After 20 Premier League managers tried out formations with a three-man defence last season, Adrian Clarke looks at how they worked, starting with Tottenham Hotspur.
Mauricio Pochettino diverted away from a traditional back four only sparingly, but did so with great success en route to the runners-up spot.
Spurs won 10 out of 12 unbeaten matches when starting with a three-man defence, scoring more on average than with a 4-2-3-1.
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Eric Dier is the player who facilitated those changes so productively.
Equally comfortable as a right-sided centre-back or as a defensive midfielder, the 23-year-old’s versatility allowed his manager to adjust frequently the structure of his XI without unsettling the overall balance.
When Dier dropped into a back three with Mousa Dembele and Victor Wanyama lined up ahead of him in midfield, Spurs boasted an exceptionally strong block of five, powerful, defensive-minded players.
This gave their wide men and attacking midfielders additional confidence to express themselves, which reflected in their excellent goal count with three at the back.
If the system wasn’t working and the manager needed to make an in-match switch to 4-2-3-1 (as at Burnley and Crystal Palace) Pochettino simply pushed Dier into midfield without creating disruption elsewhere on the field.
Tactically speaking, Dier is a crucial figure who gives his manager flexibility.
Pochettino didn’t just toy with the fashionable 3-4-2-1 either.
He also experimented with the little-used 3-4-3 diamond at home to Hull City (when Spurs had an impressive 27 shots on goal) as well as a 4-1-3-2 at Watford on New Year’s Day, a match they won 4-1.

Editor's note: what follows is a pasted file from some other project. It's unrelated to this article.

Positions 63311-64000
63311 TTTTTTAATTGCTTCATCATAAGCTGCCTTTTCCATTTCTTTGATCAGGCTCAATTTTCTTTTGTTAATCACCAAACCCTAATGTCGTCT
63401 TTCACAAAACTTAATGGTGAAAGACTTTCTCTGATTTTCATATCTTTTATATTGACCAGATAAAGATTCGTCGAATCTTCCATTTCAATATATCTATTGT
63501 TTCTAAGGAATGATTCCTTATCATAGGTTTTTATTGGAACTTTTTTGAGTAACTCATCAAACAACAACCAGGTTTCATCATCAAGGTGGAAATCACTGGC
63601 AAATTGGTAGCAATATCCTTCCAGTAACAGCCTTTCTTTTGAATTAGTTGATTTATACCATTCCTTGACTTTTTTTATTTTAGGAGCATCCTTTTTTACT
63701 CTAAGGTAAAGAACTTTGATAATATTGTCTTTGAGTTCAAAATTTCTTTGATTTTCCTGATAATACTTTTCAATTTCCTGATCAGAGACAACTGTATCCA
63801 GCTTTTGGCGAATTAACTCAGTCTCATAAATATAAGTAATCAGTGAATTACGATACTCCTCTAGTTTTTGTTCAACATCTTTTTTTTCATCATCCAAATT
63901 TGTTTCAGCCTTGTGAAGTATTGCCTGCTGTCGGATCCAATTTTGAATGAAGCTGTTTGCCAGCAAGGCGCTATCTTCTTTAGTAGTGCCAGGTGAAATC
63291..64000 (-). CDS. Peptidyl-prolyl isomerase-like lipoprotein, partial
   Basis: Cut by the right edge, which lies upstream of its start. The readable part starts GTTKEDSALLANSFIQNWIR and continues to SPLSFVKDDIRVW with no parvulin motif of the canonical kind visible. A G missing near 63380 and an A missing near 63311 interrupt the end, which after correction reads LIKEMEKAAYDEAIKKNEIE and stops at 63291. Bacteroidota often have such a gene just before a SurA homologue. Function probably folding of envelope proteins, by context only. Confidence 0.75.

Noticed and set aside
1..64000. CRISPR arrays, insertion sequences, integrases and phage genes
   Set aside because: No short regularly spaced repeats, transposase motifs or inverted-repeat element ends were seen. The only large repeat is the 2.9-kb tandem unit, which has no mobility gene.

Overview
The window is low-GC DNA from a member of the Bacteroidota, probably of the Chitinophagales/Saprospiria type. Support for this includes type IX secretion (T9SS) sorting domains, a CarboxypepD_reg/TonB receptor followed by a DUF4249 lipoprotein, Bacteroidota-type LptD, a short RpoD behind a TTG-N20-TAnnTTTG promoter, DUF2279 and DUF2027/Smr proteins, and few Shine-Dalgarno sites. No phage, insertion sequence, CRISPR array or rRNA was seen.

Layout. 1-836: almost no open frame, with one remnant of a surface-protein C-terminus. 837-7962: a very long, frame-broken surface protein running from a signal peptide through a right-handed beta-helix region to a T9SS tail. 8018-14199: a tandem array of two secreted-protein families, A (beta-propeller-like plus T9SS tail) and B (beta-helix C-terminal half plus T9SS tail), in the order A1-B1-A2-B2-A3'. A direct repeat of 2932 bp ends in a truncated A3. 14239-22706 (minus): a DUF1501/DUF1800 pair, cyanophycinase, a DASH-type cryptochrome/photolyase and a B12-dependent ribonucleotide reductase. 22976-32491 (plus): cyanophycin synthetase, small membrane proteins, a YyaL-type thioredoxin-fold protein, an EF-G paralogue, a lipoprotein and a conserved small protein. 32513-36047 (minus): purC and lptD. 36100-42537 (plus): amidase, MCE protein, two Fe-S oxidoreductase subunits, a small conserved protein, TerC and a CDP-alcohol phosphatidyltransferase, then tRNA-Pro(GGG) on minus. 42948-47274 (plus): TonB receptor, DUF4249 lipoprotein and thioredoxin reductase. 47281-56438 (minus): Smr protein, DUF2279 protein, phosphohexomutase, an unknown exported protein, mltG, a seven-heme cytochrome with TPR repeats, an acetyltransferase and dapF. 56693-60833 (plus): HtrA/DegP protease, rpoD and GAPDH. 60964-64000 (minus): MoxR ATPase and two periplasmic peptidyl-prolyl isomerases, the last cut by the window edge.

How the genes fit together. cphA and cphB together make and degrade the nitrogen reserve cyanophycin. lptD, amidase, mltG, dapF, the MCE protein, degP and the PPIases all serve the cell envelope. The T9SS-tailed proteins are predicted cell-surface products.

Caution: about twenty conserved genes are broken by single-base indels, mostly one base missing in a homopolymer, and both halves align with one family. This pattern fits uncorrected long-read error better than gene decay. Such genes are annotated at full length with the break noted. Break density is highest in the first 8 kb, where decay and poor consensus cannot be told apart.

Wanyama was effectively the only central midfielder used in those two fixtures, so it was a bold offensive approach.
Using three central defenders suited Spurs for a number of reasons, but it was the quality of their distribution that helped it function so well.
With two wing-backs pushed on offering width, there was an onus on the three centre-backs to pass out from the back with confidence and accuracy, sometimes over long distances.
And the men at the back responded superbly.
Sending long diagonal passes to the flanks, or clipping balls into forward players Dier, Jan Vertonghen and Toby Alderweireld were statistically three of the best long-range passers in the Premier League.
Without this string to their bow, Spurs’ displays wouldn’t have looked as fluent.
While the stats suggest Spurs are better in a 3-4-2-1 there is one stumbling block.
How does Pochettino fit Harry Kane, Christian Eriksen, Dele Alli and Son Heung-min into the same side?
If that is a priority, Pochettino may explore less conventional variations of a back three next term.
Alternatively, when one of his star quartet is injured or in need of a rest, 3-4-2-1 may become their default formation.
Either way, during 2016/17 Spurs proved they can shine in a number of shapes.